What must be the Status of the Colored Race?

Tourgee and T. Thomas Fortune had already been entertaining the idea of a new journal that might help “bridge” the white and African American readership divide, and had gone so far as to invite Charles W. Chesnutt to become a financial partner and Editor of the proposed publication they named, The National Citizen. Chesnutt, while not at all willing to make the substantial financial commitment, seemed interested to act as Editor, despite his observations in two successive letters sent to Tourgee in November 1893:

“It is needless for me to say that I recognize the need of such a journal. The demand for it, however, is a different matter, and were it not for the large roll of Citizens’ Rights Association, I would doubt the existence of such a demand, so far as white people are concerned; although I am well aware that colored people who think at all, are interested in whatever favors them…While you have infinitely better opportunities for feeling the public pulse than I have, yet in my intercourse with the best white people…I do not remember but once of hearing the subject of the wrongs of the Negro brought up, except by myself; and when brought up by me…I have observed that it is dismissed as quickly as politeness will permit. They admit the present situation is all wrong, but they do not regard it as their personal concern, and do not see how they can remedy it. ..I fear that a publication devoted entirely to a discussion of one topic…even so important as citizenship, would have a tendency to repel the average white man rather than attract him…”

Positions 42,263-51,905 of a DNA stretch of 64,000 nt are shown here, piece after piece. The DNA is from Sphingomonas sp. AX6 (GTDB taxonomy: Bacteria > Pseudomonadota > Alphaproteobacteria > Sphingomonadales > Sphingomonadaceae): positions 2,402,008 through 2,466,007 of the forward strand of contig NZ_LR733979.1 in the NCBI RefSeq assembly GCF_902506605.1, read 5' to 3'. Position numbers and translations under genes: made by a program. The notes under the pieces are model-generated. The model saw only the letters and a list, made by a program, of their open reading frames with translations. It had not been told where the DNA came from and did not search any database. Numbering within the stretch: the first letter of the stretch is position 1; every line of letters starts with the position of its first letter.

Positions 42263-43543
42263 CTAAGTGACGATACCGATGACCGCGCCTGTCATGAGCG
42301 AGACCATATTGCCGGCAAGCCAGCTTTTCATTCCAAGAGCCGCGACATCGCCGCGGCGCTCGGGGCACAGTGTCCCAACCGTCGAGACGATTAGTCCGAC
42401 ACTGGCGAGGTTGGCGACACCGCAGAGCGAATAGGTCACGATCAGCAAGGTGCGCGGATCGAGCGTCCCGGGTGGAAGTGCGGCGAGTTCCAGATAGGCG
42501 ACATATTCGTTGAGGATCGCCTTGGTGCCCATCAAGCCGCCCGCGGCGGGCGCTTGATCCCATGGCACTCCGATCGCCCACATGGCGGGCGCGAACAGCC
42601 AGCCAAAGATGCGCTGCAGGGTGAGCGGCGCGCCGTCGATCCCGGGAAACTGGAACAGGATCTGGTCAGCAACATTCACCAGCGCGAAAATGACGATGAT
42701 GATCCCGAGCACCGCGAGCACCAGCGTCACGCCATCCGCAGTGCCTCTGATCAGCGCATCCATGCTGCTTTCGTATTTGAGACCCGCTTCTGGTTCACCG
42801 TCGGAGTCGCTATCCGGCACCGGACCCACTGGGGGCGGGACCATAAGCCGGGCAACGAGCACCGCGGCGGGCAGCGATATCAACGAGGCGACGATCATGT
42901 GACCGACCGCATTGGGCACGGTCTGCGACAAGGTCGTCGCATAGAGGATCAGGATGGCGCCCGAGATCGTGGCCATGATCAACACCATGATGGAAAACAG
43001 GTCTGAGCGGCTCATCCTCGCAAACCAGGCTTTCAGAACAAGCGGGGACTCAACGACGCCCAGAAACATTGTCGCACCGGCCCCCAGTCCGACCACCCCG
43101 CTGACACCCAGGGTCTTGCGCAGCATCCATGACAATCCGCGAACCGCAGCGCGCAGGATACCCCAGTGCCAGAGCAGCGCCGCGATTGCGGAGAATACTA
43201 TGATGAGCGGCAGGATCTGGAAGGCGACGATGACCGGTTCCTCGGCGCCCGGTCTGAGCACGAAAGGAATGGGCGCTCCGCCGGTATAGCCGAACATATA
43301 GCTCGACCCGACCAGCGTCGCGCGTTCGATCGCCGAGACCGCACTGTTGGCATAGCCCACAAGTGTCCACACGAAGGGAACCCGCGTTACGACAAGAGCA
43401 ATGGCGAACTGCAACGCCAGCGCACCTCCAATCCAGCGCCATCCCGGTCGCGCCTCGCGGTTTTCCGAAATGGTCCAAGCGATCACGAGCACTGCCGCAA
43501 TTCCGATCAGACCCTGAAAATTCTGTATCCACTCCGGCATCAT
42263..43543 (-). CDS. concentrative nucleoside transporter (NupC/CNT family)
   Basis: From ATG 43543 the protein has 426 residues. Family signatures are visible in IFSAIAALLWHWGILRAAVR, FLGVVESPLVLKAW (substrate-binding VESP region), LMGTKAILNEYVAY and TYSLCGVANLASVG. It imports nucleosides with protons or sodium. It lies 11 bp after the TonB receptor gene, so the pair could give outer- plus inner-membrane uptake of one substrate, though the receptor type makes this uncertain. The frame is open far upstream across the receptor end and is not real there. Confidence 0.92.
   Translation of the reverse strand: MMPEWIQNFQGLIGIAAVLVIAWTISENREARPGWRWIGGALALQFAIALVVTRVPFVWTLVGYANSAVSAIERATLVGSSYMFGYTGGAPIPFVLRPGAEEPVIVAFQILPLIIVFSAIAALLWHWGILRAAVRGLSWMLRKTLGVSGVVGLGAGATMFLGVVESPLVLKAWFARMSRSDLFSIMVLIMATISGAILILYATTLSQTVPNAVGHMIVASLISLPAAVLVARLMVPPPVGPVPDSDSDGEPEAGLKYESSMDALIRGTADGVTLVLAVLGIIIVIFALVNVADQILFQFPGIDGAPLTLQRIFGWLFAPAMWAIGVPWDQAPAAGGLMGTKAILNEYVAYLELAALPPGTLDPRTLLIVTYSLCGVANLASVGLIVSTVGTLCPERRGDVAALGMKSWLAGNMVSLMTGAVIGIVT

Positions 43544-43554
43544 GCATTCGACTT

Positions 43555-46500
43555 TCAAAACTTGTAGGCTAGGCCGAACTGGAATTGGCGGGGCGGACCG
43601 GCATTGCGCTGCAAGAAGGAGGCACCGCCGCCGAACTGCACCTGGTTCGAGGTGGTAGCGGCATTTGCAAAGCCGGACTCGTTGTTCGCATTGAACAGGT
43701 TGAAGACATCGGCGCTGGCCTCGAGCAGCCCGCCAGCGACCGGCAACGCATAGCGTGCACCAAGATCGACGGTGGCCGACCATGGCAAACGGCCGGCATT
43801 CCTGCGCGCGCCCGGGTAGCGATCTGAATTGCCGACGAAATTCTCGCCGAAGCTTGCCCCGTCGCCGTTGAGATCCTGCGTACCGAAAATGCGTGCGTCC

Letter, Charles W. Chesnutt to Albion Winegar Tourgée, 1893-11-21. Courtesy of Chautauqua County Historical Society.